Is Social Science Too Precious for the Professionals to Hoard?

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I didn’t think a debate I’d encountered in my last International Relations methodology course would wind up appearing so quickly in the mainstream press. But here’s Justin Logan and Paul Pillar debating a question Erik Voeten so neatly reduces to “Is Political Science Too Hard for Policy-Makers?” Stephen Walt, in an article still fresh in my short-term, test-oriented memory, “The Relationship between Theory and Policy in International Relations” in Annual Review of Political Science lays out the issue succinctly.

Policy makers pay relatively little attention to the vast theoretical literature in IR, and many scholars seem uninterested in doing policy-relevant work. These tendencies are unfortunate because theory is an essential tool of statecraft. Many policy debates ultimately rest on competing theoretical visions, and relying on a false or flawed theory can lead to major foreign policy disasters. Theory remains essential for diagnosing events, explaining their causes, prescribing responses, and evaluating the impact of different policies. Unfortunately, the norms and incentives that currently dominate academia discourage many scholars from doing useful theoretical work in IR. The gap between theory and policy can be narrowed only if the academic community begins to place greater value on policy-relevant theoretical work.

I don’t think either side, policy-makers and professors, is dumb. I do question the short-sightedness of policy-makers for quantitative methodologies, as Voeten narrates. Quantitative methods, according to my graduate text perform three goals: identify general patterns and relationships; test theories; and, make predictions. I’m always skeptical of that third goal, but I’d bet the second goal would be quite useful in a policy setting.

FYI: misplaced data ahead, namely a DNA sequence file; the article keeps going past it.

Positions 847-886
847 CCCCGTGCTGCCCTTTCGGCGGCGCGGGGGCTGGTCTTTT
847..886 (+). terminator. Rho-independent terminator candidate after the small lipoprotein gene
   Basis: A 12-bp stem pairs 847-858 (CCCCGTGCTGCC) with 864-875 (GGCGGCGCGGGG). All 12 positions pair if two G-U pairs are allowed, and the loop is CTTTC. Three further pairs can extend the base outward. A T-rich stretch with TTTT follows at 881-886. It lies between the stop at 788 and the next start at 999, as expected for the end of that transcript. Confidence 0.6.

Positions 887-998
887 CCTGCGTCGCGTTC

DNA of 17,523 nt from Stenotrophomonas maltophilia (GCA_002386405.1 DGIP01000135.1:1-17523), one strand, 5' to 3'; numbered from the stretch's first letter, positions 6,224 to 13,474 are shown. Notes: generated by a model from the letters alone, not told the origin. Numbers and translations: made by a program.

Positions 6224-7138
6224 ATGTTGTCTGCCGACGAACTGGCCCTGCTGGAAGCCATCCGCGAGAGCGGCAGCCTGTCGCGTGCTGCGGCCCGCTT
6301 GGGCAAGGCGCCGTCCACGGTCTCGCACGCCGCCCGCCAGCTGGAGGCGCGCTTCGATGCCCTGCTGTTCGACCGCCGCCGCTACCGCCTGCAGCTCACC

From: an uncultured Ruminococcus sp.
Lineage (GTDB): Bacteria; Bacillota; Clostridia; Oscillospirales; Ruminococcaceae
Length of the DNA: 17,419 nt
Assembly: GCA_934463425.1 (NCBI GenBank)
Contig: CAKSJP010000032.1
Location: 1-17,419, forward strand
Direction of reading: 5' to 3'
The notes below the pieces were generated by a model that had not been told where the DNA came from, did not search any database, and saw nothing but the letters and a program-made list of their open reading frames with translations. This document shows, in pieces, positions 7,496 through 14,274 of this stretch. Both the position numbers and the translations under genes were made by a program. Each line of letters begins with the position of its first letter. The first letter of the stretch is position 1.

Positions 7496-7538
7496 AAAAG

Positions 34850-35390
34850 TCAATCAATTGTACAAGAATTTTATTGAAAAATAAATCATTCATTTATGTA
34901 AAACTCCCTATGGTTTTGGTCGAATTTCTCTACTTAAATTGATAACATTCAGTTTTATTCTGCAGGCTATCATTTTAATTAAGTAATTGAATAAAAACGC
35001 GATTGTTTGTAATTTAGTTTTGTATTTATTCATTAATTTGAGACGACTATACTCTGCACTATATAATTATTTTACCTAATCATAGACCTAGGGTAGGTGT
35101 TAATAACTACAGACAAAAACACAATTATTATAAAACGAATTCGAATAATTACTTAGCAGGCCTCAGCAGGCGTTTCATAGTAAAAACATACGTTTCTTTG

But, I’d like to avoid the aridity of the Logan-Pillar debate. Joseph Nye, Jr. argued that “…scholars teach theory and methods that are relevant to other academics but not to the majority of the students sitting in the classroom before them.” Honestly, does “realism” mean anything to you? I’m thinking of Henry Kissinger and the Spartans. How about Dr. Strangelove and nukes? Would you prefer to go into an argument about FTA armed with Ricardo or Smith? Logan and Pillar are just as bad myopic as the Washington elites they are trying to impress. It’s not just scholars and policy-makers who need a little theory. Every reader – dare I say, “citizen” – here needs it, too. Our lives are too complicated to be left to squabbling hacks and professors, with journalists trying to court one or the other.

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Filed under: Academia, Politics, Social Science, USA Tagged: international relations, joseph nye, political science, quantitative methodology, stephen walt, theory and practice


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